A Healthy Nordic diet may reduce mortality in patients with established CVD.

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Adherence to the Healthy Nordic Food Index and the incidence of acute myocardial infarction and mortality among patients with stable angina pectoris

Puaschitz et al., JHND Early View Unknown.png

Background

The Healthy Nordic Food Index (HNFI) has been associated with beneficial effects on markers of cardiovascular disease (CVD). Whether such effects are present among patients with established coronary heart disease is unknown. In the present study, we investigated the association between adherence to the HNFI and the risk of acute myocardial infarction (AMI) (fatal or nonfatal) and death among patients with stable angina pectoris.

Methods

In the Western Norway B‐vitamin Intervention Trial, participants completed a 169‐item semi‐quantitative food frequency questionnaire. The HNFI was calculated from six food groups (fish, cabbage, apples/pears, root vegetables, whole grain bread and oatmeal), scoring 0–6. Three adherence groups were defined: 0–1 points (low), 2–3 points (medium) or 4–6 points (high). Cox regression analyses investigated associations between adherence to the HNFI and outcomes.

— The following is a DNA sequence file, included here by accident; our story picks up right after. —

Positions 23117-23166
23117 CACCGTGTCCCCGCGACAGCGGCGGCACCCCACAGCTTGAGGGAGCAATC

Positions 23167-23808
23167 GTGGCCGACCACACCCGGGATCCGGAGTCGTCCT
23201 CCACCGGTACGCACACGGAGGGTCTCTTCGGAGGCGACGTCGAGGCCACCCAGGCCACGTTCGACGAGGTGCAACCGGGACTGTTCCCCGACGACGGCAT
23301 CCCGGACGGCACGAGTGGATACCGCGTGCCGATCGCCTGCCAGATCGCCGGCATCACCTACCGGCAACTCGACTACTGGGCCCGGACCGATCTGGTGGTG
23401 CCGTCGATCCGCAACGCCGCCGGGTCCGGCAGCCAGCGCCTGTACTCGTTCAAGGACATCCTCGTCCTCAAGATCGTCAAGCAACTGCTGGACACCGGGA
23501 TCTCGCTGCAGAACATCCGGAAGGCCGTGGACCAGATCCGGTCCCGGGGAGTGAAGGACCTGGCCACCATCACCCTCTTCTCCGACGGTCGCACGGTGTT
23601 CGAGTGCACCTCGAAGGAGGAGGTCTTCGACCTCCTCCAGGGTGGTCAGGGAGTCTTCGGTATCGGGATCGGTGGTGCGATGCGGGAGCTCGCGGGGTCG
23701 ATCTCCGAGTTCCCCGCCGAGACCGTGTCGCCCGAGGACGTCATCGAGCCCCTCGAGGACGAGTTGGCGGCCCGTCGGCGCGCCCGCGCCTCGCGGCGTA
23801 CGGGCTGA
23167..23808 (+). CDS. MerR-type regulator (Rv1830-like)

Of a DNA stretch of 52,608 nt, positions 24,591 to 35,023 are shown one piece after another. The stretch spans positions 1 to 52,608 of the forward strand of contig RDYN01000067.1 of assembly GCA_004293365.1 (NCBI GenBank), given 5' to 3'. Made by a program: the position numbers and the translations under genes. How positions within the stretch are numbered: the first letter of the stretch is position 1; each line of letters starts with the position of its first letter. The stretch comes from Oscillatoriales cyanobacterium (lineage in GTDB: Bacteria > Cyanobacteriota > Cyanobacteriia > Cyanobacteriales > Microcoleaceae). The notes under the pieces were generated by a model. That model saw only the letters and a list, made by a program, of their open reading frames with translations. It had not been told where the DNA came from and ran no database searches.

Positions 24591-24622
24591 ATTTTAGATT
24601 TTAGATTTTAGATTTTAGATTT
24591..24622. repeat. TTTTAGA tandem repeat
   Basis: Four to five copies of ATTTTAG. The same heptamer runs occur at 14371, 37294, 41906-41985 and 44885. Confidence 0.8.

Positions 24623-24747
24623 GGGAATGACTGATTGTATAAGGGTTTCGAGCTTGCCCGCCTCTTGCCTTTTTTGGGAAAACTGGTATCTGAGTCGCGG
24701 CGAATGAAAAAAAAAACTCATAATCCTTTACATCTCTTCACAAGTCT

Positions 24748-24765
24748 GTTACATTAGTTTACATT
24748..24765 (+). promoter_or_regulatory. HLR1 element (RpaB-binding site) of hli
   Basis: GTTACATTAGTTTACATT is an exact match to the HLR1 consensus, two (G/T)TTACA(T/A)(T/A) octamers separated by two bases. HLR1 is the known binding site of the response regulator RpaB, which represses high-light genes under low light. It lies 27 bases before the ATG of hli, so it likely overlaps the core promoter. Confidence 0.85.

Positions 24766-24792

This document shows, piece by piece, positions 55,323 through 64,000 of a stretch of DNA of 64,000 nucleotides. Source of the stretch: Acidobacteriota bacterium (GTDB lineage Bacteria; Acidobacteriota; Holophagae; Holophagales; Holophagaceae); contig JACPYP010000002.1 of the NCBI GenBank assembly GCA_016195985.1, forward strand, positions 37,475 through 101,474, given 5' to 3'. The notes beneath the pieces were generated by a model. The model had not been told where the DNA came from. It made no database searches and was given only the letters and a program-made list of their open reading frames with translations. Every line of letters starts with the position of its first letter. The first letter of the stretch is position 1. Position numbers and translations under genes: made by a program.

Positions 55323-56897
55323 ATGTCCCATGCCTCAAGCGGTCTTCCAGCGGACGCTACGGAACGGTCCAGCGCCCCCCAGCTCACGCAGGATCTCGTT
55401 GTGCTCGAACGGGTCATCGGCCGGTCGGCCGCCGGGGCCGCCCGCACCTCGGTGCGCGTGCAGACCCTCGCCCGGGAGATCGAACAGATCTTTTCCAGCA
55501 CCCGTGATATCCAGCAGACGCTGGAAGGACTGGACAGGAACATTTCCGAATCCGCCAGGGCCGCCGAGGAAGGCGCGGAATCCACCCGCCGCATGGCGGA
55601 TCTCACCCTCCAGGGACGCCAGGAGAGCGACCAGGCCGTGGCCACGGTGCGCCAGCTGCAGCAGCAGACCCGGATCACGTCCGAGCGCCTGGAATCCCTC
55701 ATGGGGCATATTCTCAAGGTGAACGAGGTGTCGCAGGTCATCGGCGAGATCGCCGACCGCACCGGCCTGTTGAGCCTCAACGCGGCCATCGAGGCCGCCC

Results

Among 2019 men (79.7%) and women with mean age of 61.7 years, 307 patients experienced an AMI event during a median (25th and 75th percentiles) follow‐up of 7.5 (6.3 and 8.7) years. Median follow‐up for total mortality was 10.5 (9.3 and 11.7) years; 171 patients died from CVD and 380 from any cause. No association between HNFI and the risk of AMI was detected. However, the HNFI was associated with a reduced risk of all‐cause death, both by linear estimates [hazard ratio (95% confidence interval = 0.91 (0.84–0.98)] and by comparison of the highest with the lowest adherence group [hazard ratio (95% confidence interval = 0.70 (0.52–0.95)].

Conclusions

The results of the present study suggest that a Healthy Nordic diet may reduce mortality in patients with established CVD.

 

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